This was one of two games featuring The Tigers in the same day; whilst the ‘stars’ took on Sheffield United further North at Bramall Lane, a youthful Hull City side travelled Wales. Why? I am not so sure; the only link I could make is Tony Pennock, Head Coach of the City youth setup, who used to keep goal for Port Talbot and also managed them for a brief period.

Despite taking almost 4 hours to travel to from London, this felt like one trip that had to be made – when would we ever play Port Talbot again?

Work colleagues had pulled their noses up at my weekend plans the Friday before: “Port Talbot? Total shithole” , “what are you going there for?” , “Have you never seen it from the motorway between Swansea and Cardiff?” I have not….

The arrival at the train station doesn’t do its reputation any favours; the place is a total building site. To one side is the famous Tata Steel Mill, but opposite are the rolling hills of South Wales, beautiful, but scarred by industry. It was a hot day though, sun shining brightly, and the place had a friendly feel to it.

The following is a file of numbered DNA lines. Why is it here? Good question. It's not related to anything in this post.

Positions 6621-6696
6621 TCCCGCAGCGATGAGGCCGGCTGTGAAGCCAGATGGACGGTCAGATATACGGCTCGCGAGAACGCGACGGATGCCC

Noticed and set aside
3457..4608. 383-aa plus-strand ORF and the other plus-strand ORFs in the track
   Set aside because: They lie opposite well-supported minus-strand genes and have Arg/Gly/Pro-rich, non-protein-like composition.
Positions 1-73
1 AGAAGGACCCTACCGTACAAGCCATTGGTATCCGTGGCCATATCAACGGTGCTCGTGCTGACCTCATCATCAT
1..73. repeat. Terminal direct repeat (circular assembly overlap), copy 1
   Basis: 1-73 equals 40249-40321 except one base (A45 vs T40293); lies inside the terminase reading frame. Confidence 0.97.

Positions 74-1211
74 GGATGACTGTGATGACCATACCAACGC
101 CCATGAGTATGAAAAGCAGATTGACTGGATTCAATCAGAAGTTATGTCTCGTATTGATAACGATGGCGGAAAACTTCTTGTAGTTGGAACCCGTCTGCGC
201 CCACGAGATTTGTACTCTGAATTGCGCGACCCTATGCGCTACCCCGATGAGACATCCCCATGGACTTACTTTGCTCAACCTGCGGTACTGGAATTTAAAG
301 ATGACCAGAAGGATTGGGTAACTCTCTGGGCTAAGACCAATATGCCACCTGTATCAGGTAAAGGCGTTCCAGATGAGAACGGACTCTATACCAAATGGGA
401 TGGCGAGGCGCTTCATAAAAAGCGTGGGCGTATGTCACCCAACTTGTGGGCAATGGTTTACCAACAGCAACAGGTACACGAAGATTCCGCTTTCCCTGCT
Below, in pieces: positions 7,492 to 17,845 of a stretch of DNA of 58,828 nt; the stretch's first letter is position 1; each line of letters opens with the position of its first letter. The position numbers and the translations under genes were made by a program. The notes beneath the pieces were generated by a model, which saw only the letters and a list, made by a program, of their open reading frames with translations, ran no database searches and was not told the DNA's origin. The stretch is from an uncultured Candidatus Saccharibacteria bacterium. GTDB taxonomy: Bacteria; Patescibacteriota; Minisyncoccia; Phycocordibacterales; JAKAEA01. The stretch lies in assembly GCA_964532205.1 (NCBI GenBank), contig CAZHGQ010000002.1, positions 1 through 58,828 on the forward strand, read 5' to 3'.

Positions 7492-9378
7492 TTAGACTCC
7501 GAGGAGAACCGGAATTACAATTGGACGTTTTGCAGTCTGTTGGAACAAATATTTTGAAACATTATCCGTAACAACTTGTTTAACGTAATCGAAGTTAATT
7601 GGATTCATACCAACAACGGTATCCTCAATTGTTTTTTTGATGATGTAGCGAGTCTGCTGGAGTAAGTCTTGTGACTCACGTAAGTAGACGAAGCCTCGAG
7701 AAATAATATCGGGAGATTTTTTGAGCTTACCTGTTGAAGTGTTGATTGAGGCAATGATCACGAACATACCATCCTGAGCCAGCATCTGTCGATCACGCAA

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It wasn’t immediately obvious which way to go for the ground – so yes, we got a taxi. The one thing that struck me as odd at this point was the lack of people around the town centre – and cars. Almost like the place had been emptied….

Five minutes later and we were dropped off down the side street of a housing estate which led to the entrance of the ground – but it was locked! After four hours of travelling, we were hoping the game hadn’t been called off (a quick look at Twitter said not), alas five minutes later some locals started hammering on the door of the turnstiles and in we went.

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The Genquip Stadium feels quite big given the overall stature of the club; there is a stand immediately to the right of the main entrance, and another directly opposite (which looks the biggest of the two) with a car park behind. At the goal ends, a club house immediately to the left of the players tunnel, and a bank at the other end. The ground is surrounded by a housing estate and has a good old-fashioned feel to it.